Karl J Zeren, D.D.S.

Brandon M. West, D.D.S., M.S.

Diplomates of the American Board of Periodontology
Practice Limited to Periodontics & Dental Implant Surgery

Sinus Lift

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Tooth loss is a serious issue that needs to be addressed right away. When you lose teeth, your entire life is affected. Tooth loss affects your abilities to bite and chew food, which impacts your digestion and nutrition. You may develop a lisp or other speech difficulties. Your smile suffers. Tooth loss also impacts the health of your jawbone, leading to bone loss. Dental implants provide a solution to all of these issues. However, this treatment relies on your jawbone for stability. Without enough bone mass, the posts inserted into your jaw cannot integrate properly. In your upper jaw, insufficient bone mass creates an additional issue. At Karl Zeren DDS, we can help make implants possible with a sinus augmentation.

The Effects Of Bone Loss And Dental Implants

Your teeth play many important roles. One of these roles is keeping your jawbone strong and healthy. When you chew, your teeth stimulate your jawbone. This triggers your body to send essential nutrients. When you lose teeth, your jawbone loses stimulation. As a result, your jawbone begins to lose mass and weaken.

Dental implants rely on your jawbone for stability and success. As you heal, your jawbone gradually fuses to the posts, stabilizing them in your jaw. However, if you have lost too much bone mass, your jawbone may not be able to fuse to the posts properly, or at all. This can lead to loose, unstable implants.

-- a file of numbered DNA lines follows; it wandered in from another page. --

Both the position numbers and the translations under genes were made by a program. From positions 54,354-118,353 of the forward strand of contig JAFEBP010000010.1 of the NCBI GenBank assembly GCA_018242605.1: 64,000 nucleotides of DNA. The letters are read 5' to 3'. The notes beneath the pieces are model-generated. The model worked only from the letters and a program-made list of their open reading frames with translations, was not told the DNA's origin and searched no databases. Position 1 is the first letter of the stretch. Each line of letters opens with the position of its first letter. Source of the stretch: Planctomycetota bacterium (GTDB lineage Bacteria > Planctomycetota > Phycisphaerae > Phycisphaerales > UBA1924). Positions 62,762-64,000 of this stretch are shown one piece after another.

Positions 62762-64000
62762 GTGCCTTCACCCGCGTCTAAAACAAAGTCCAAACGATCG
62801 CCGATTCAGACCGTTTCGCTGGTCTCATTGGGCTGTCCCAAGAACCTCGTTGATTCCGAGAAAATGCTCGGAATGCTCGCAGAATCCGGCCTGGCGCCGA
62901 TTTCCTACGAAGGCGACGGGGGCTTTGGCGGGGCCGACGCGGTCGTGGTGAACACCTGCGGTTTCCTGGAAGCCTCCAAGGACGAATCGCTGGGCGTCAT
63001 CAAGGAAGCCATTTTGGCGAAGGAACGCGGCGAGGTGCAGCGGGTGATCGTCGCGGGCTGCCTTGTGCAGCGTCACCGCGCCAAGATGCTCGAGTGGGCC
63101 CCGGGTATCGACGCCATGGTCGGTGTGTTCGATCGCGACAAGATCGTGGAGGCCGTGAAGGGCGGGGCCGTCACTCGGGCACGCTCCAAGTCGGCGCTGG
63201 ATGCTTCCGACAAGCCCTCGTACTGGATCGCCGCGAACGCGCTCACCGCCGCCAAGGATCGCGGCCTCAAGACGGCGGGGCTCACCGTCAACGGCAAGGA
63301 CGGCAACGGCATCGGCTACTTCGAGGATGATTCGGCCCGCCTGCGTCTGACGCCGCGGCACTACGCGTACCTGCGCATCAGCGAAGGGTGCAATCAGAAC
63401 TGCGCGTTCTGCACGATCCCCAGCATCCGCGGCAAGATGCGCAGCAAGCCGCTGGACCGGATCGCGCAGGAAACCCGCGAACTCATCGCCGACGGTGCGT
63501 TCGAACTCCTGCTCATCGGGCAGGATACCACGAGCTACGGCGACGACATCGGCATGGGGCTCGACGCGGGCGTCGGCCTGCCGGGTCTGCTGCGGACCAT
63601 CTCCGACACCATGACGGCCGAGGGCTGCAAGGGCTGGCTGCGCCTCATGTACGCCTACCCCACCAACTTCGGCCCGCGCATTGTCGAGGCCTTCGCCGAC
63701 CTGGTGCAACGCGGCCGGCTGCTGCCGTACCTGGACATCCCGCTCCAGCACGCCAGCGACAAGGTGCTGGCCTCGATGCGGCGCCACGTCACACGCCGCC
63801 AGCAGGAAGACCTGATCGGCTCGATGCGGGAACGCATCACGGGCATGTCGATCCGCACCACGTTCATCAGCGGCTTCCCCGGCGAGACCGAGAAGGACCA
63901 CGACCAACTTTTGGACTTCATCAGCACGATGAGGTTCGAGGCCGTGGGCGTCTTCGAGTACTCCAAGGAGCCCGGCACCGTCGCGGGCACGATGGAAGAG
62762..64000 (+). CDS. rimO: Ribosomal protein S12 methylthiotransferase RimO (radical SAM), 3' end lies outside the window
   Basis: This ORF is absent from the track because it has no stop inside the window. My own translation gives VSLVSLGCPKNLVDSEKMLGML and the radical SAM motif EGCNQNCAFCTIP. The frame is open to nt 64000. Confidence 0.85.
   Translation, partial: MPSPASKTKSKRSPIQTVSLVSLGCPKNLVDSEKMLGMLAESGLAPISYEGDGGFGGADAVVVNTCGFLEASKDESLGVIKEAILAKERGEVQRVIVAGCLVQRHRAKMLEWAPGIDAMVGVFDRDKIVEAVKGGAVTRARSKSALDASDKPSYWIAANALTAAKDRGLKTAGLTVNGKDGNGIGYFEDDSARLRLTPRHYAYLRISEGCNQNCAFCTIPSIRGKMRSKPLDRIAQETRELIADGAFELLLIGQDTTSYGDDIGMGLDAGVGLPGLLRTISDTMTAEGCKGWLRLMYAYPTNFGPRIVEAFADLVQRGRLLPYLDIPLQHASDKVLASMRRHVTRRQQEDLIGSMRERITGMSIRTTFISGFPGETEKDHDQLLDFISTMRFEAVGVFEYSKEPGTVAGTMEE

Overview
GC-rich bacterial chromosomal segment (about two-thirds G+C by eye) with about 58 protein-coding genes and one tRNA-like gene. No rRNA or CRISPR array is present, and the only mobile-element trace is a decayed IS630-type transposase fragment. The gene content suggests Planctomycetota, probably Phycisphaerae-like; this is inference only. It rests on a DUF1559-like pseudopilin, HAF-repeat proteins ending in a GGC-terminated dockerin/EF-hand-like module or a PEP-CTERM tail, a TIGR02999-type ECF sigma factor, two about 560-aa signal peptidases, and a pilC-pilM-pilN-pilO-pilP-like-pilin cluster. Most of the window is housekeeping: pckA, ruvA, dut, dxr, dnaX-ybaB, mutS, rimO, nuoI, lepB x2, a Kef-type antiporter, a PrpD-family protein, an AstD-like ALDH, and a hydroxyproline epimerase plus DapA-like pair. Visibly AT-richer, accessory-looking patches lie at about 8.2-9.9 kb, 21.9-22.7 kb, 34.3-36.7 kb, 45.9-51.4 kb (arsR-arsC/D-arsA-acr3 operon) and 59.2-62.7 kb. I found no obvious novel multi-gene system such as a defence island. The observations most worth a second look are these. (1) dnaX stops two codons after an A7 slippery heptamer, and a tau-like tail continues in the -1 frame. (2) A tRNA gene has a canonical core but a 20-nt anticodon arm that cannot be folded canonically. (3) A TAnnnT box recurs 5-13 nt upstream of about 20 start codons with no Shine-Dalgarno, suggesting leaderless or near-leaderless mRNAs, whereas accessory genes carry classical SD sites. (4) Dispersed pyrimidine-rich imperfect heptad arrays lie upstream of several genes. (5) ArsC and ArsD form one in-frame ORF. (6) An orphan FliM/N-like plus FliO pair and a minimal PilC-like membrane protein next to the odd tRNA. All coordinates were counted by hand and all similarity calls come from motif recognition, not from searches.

What Is A Sinus Augmentation?

In your upper jaw, bone loss after tooth loss, particularly toward the back of the jaw, can cause additional complications. Some of the teeth near the back of the jaw have roots near that reach toward the maxillary sinus cavities, which are located right behind your cheeks. When you lose these teeth, the bone separating your jawbone from your sinus cavities thins. If the bone becomes too thin, an implant can pierce the sinus cavity during placement. Should this happen, you may be faced with chronic sinus infections and other complications.

Sinus augmentation is a surgical procedure that is performed to restore bone mass to your upper jaw while also protecting your sinus cavities. The procedure is performed under a local anesthetic and sedation. Small incisions are made in your gums near the molars and premolars. Next, incisions are made in the jawbone. Specialized tools are used to push up the floors of your sinus cavities. Bone grafting material is then placed in the space under the sinus cavities. As you heal, your existing bone fuses to the grafting material, restoring strength to your jawbone and increasing the success of your dental implants.

Bone Grafting For Sinus Augmentation

A bone graft is a procedure that involves transplanting bone mass from one area of your body, or from a donor, to the weak areas of your jaw. When used with a sinus augmentation, the bone grafting material is placed under the floors of your sinus cavities. There are a few different types of grafts that may be used. During your initial consultation, we will go over your options to determine the best solution to meet your needs.

  • Autograft. An autograft uses bone mass taken from your own body. The tissue is typically harvested from the hip or tibia.
  • Allograft. An allograft is a bone graft that uses tissue from another human. This type of graft helps to avoid additional surgical sites.
  • Xenograft. A xenograft uses bone mass harvested from a non-human source, typically a cow.

A sinus augmentation helps to restore strength to your jawbone while also protecting your maxillary sinus cavities.


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